From plumbers to cake decorators, can Mrusta provide the quick fix for Dubai's expats?

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While sitting at the Business Development table during Mix N’ Mentor Dubai, two entrepreneurs caught my attention: Ibrahim Colak and his wife Dunia Othman, the cofounders of Mrusta, an online marketplace in UAE that links residents with different service providers.

During the one-hour session, it was obvious to me that the two had a clear business model and a realistic approach to challenges and success. After the session ended, Colak and I chatted for a bit, and decided to reconnect over Skype a few weeks later. 

Cofunder Ibrahim Colak. (Images via Mrusta)

Usta means master, guru, or expert in Turkish. It is also used in Iraq and the Gulf in old Arabic,” explained Colak during our interview. In this context, Usta means service provider.

Born and raised in Istanbul, Colak studied electrical engineering and earned a master’s degree before accepting a job at Nokia. After eight years, he moved to Nokia Dubai and worked on product marketing for the Middle East, Africa, and India. As a new resident in Dubai, it wasn’t easy for him to find service providers. “My AC broke down as the days were getting warmer,” he recalls. “After over 24 hours with no air conditioner in May [when temperatures in Dubai reach average highs of 37°C and 99°F] I was desperate; but the repairer I contacted didn’t show up and stopped answering my calls, it was a real ordeal.” So it hit him: Why not launch a website “that makes finding service providers in the UAE an easy experience? A site where users share their experiences and help each other make the best choice?”

Everything was in his favor. There was  a big gap in the UAE market and his career wasn’t going anywhere. “I wasn’t learning new things at Nokia. The company was going down. So I left.”

In the summer of 2013, Colak started working on his idea, developing an online platform linking new UAE residents to ustas. In January 2014, Mrusta launched with the help of three other team members: his wife Dunia Othman, who serves as chief marketing officer, Onur Tepeli, the CTO, and Serhan Yacizi, the CFO.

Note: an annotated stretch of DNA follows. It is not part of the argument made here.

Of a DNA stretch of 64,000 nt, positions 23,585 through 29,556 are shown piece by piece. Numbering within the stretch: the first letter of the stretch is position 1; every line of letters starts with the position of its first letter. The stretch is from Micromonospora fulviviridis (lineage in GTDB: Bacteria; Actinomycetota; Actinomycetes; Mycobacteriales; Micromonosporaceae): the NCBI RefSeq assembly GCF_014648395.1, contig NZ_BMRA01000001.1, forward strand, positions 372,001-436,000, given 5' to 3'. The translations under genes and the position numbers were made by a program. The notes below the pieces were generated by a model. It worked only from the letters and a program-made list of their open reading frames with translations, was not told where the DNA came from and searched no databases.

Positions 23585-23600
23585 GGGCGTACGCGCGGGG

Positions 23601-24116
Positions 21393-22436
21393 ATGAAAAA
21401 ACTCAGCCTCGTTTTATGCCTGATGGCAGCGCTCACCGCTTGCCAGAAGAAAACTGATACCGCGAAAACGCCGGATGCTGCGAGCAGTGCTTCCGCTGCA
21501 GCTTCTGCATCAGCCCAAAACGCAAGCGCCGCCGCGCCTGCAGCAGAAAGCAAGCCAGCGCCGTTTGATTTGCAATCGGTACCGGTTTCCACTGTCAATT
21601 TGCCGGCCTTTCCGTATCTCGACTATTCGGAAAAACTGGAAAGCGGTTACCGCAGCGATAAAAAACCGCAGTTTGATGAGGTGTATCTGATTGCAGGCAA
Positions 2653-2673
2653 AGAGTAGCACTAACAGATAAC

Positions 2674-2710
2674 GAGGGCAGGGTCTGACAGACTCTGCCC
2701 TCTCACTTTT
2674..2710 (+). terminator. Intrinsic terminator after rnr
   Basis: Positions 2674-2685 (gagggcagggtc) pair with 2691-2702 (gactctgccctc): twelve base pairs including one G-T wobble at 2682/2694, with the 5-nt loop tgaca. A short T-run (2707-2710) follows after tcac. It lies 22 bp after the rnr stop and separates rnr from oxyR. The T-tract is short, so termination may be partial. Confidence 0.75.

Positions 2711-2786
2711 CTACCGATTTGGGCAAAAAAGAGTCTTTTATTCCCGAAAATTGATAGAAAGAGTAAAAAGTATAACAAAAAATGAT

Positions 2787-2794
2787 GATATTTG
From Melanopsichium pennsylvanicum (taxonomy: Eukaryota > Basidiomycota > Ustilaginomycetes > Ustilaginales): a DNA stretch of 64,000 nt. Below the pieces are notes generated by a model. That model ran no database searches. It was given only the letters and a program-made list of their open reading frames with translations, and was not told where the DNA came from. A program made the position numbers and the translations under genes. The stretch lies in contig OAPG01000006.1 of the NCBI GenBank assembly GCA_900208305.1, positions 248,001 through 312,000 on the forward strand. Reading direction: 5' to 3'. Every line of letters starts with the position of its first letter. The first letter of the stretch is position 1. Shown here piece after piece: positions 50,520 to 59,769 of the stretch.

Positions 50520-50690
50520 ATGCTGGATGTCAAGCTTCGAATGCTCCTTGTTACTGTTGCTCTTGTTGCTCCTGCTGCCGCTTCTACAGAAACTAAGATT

When demand and offer meet

When visiting Mrusta.com, users can choose from 3,000 service providers in more than 200 categories such as air conditioning, technicians, plumbers, phone repair, cleaning and maid services, dance classes, and many others. Each category lists the contact information and location of the ustas. The site has now over 17,000 page views per month, according to Colak, and their most popular categories are cleaning and maid services, which are highly demanded by expats. So far, Mrusta has 2,900 listed ustas, of which 10% are active, according to Colak. “We are seeing very positive traction on the site. There’s been a 32 percent increase from Q2 to Q3 of 2014.” 

The team with cofounders Ibrahim Colak (left)
and Dunia Othman (second from left).

The team gets leads from customers, and reaches out to marketing agencies as well. After they first get in touch with an Usta, they visit their location, take pictures, and send them a full presentation of how Mrusta works, in addition to getting them set up with an account on the site. “We are not charging anyone yet because it’s a new concept for service providers. We are educating them,” commented Colak when I asked how they are making money. “When our new model is ready, we will visit the ustas one by one and show them how they’ll benefit from using the website.” They plan on charging service providers starting in April of this year.

Their revenue model will allow the startup to take between 2 to 3 Emirati dirhams for every call the usta gets. In order to track calls, Mrusta will be working with local telecoms such Du and Etisalat so as to deduct the commission directly from ustas’ phone bills.

With every entrepreneurial journey comes a fair share of challenges and hardships. Mrusta is no exception. Here’s a summary of the main issues the team has faced:

Setting up the company in the UAE was a hassle. “It’s not easy when you have to pay license fees. You need to [reserve as much money as possible] for marketing,” he says. “We applied to in5 and they helped us a lot with the license fees and gave us access to a shared office.”

Marketing is costly. “We had roll-up banners for events and branded cars and these are expensive. Mrusta was chosen along with two startups to participate in a two-day boot camp and won $20,000, which helped defray these costs.

Development was slow because everything is done in-house. Since CTO Tepeli is handling all development work, any change in the business model or website will require a lot of time to implement.

Media exposure, “but thanks to Afkar and in5, we are getting good attention.”

Educating service providers. “They are small and most of them are micro businesses which aren’t used to having online customers,” he says. “They are used to Dubizzle [the free classifieds website].”

The team is now looking to fundraise; they need $200,000 to put towards marketing – online and offline – and sales. In 2016, they plan to expand to Saudi Arabia, developing an Arabic site, and launching a mobile app.

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